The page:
Fixing a Leaking Water Heater

While it may not seem like a huge deal if your water heater is leaking, it’s actually more of an issue than you may think it is. That small pool of water in your closet or garage can over time cause mold to grow and even result in water damage to your home. That leaking hot water heater may also indicate a much more serious and possibly dangerous issue; therefore it is crucial you act quickly.

Troubleshooting the cause of the leak should be your number one priority as it’s possible the leaking is actually from a different source such as water pipes or other appliances. If you’ve determined there’s no other possible source, the culprit is most likely the water heater.

If you’re a do-it-yourselfer and want to try repairing or doing maintenance on your water heater to save some money, turning off the power is always the first step. With a gas water heater, simply turn the dial at the front of the water heater to “OFF”. On electric water heaters, you’ll need to turn off the correct breaker at your main circuit breaker panel, most often located in your garage.

Once the power is off, you’ll want to shut off the flow of cold water heading into the water heater by turning the inlet valve that’s located on top of the water heater to the “closed” position. If the leak is above this valve, you will need to follow the cold water inlet pipe until you see a secondary valve further down the line, sometimes it’s located on the outside of the house.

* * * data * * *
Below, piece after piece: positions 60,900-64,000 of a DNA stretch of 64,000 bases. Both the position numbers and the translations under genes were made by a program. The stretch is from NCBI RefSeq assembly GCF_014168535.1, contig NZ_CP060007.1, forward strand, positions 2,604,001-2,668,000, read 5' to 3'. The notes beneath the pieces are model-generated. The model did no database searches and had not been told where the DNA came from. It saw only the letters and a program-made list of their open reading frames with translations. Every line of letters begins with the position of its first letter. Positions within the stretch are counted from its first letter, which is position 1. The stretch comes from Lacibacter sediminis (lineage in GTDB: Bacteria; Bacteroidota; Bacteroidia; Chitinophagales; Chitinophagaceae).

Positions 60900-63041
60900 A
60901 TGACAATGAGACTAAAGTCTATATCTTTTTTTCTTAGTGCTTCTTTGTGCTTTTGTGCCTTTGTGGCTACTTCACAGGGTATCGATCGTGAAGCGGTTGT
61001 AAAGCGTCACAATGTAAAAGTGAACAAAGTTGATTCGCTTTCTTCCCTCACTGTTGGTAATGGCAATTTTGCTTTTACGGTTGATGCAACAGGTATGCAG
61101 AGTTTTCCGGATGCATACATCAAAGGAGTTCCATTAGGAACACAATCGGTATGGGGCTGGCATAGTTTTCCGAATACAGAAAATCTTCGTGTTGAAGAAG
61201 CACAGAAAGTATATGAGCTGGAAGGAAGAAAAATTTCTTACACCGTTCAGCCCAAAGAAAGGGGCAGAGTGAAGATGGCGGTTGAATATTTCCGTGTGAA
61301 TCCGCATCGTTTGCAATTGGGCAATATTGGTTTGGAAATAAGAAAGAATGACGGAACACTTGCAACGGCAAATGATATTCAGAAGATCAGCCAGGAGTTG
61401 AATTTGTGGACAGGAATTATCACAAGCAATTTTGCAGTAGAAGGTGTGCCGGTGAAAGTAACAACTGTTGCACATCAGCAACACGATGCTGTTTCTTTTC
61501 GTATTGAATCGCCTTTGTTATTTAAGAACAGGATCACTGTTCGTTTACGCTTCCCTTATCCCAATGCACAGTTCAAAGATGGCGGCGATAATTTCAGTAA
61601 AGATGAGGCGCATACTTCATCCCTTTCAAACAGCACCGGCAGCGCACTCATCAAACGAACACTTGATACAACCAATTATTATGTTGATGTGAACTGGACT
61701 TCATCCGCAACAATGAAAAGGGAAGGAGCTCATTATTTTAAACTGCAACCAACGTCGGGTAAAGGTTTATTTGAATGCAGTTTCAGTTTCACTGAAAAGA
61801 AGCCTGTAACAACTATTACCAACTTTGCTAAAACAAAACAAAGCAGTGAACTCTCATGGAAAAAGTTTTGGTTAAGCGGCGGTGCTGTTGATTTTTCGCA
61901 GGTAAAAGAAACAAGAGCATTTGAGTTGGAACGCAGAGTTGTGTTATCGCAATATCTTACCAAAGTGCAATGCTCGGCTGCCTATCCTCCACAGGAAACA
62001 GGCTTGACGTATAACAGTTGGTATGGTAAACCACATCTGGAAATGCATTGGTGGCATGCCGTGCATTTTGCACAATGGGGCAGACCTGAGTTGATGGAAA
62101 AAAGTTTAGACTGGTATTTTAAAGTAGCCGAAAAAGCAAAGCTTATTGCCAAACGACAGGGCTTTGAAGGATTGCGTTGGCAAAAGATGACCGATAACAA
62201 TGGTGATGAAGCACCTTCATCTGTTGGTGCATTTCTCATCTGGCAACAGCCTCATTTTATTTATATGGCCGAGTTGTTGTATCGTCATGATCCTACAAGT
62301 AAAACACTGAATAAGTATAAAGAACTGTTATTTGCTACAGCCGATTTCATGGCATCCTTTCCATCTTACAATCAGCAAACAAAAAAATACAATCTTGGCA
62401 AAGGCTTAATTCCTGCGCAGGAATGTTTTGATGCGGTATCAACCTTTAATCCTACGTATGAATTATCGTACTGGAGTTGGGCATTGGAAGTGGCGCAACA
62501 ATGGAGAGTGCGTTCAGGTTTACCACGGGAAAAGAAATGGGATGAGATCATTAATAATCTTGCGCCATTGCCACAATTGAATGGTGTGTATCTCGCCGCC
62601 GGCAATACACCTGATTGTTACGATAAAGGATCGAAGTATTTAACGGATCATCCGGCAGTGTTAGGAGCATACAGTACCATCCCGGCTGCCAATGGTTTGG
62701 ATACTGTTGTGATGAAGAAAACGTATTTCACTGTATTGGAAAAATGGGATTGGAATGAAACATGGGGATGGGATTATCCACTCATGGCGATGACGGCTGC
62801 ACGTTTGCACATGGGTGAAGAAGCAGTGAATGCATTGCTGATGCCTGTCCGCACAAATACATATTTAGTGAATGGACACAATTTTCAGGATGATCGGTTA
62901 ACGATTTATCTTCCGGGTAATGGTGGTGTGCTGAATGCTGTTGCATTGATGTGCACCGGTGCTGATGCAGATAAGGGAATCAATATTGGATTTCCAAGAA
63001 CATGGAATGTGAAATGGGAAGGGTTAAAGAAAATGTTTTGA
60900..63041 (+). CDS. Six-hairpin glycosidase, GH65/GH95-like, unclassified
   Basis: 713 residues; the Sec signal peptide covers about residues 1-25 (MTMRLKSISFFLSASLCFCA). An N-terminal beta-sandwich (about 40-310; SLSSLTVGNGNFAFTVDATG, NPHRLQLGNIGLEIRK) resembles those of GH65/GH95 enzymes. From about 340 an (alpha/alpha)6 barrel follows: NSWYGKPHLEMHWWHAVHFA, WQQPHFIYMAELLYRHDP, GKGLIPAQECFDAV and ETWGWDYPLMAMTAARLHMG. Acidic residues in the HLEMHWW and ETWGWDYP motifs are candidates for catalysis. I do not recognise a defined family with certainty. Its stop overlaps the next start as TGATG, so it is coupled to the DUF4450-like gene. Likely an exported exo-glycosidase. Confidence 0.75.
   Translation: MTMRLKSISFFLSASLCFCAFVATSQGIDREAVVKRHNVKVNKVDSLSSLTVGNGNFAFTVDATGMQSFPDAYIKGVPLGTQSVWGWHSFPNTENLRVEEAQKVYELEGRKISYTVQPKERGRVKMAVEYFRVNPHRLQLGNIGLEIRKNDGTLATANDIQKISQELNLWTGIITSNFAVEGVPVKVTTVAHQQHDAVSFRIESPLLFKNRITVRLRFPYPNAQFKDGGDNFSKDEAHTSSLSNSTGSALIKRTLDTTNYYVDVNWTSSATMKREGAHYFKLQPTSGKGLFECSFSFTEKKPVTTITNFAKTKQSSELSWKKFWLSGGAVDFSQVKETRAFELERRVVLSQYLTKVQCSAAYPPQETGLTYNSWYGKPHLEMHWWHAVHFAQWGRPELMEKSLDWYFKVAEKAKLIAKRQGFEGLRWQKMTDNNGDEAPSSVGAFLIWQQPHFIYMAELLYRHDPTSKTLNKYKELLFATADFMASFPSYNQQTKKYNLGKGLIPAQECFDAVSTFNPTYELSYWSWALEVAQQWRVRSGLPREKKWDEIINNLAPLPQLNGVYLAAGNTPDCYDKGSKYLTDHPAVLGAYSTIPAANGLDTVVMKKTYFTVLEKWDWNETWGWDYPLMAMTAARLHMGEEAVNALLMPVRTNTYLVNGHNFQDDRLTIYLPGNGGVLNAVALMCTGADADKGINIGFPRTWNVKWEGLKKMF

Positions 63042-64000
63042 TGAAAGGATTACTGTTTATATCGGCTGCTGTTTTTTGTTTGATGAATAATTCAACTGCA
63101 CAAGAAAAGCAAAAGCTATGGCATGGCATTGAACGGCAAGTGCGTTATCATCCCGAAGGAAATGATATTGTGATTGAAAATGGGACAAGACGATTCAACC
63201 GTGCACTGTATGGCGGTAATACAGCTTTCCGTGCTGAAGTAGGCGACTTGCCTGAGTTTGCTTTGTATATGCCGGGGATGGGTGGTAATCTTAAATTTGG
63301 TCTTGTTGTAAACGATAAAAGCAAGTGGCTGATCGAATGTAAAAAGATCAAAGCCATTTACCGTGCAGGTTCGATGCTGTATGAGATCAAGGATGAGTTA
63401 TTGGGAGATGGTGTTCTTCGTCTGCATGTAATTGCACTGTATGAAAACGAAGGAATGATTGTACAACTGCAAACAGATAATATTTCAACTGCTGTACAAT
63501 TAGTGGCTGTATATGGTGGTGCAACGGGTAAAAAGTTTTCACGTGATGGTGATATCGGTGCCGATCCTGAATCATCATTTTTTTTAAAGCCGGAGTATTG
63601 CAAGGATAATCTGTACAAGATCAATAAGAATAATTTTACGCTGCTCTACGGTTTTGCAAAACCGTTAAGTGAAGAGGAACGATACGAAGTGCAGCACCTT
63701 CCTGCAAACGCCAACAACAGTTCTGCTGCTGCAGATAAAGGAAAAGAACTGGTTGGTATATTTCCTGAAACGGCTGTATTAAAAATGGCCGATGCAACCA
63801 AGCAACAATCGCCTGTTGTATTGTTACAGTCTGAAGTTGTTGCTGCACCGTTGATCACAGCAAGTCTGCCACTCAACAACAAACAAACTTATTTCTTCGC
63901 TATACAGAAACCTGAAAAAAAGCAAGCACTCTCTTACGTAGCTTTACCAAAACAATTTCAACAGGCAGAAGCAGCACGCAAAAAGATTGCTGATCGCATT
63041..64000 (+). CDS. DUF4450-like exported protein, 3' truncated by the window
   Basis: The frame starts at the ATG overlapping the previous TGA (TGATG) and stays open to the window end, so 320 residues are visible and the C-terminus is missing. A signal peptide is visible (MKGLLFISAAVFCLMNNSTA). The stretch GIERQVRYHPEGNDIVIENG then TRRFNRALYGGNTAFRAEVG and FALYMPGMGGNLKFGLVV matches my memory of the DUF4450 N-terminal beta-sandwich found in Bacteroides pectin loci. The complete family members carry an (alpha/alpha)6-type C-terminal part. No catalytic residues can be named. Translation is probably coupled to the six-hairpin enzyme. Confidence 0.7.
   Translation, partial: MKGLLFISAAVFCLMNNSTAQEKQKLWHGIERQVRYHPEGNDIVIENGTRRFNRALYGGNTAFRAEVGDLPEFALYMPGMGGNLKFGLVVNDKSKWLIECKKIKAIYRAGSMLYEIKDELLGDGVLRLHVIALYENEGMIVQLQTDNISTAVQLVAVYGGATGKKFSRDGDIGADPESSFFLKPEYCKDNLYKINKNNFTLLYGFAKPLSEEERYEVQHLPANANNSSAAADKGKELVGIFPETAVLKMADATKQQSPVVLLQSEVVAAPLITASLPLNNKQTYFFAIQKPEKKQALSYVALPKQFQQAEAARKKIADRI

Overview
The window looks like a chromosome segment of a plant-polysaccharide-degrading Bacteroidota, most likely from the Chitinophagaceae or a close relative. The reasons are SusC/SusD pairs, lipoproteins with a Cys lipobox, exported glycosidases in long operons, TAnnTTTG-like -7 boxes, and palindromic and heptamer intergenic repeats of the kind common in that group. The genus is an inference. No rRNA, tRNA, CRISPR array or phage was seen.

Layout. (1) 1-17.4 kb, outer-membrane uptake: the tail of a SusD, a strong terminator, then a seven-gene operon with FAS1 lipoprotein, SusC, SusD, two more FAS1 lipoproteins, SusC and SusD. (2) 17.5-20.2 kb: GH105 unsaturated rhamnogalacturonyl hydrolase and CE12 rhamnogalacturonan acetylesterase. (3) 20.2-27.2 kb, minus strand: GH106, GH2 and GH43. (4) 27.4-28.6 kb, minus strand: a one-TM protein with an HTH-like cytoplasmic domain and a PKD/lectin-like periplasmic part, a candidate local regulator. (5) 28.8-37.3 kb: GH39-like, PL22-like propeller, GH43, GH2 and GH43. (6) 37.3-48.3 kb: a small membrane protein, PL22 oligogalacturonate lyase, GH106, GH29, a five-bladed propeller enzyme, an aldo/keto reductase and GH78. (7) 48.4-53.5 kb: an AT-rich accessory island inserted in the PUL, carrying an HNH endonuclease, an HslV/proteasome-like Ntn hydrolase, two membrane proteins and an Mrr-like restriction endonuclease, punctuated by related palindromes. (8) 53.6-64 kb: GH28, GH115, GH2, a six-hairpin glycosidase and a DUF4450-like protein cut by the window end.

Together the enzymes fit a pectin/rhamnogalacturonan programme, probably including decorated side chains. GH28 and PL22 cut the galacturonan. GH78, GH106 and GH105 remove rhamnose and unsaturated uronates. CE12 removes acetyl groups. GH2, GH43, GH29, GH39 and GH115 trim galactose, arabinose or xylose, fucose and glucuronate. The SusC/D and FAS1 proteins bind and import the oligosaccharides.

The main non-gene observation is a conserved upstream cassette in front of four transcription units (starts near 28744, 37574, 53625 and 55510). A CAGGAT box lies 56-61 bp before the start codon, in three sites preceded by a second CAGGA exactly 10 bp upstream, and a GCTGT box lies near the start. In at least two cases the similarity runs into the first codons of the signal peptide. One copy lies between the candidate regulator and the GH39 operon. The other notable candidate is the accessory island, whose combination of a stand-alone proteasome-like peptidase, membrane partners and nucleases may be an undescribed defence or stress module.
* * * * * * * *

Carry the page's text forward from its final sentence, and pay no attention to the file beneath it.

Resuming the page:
Once these two safety precautions are done, it’s time to investigate where the leak is coming from. Below are the most common areas for water heater leaks. Generally speaking, if your water heater is leaking somewhere from the top, the leak can be fixed. If you’ve determined the water heater has a leak near the bottom, the tank may need to be replaced.

  1. Pressure relief valve (TPR valve). Usually located at the top or top-side of a water heater, its purpose is to relieve excess pressure that may develop inside the tank. This part is known to fail over time.
  2. Inlet or outlet piping. Check the pipes and connections at the very top of the water heater.
  3. Drain valve. Located at the bottom of the tank, this simple valve is used for water heater draining and flushing.
  4. Water heater tank. This is the worst case scenario. If the actual tank is leaking due to corrosion or other internal problem, complete water heater replacement is the only real fix.

If you’re fairly repair savy, most water heater repairs are not too difficult. www.waterheaterhub.com is a decent site for more troubleshooting advice and instructions on how to replace common water heater parts.

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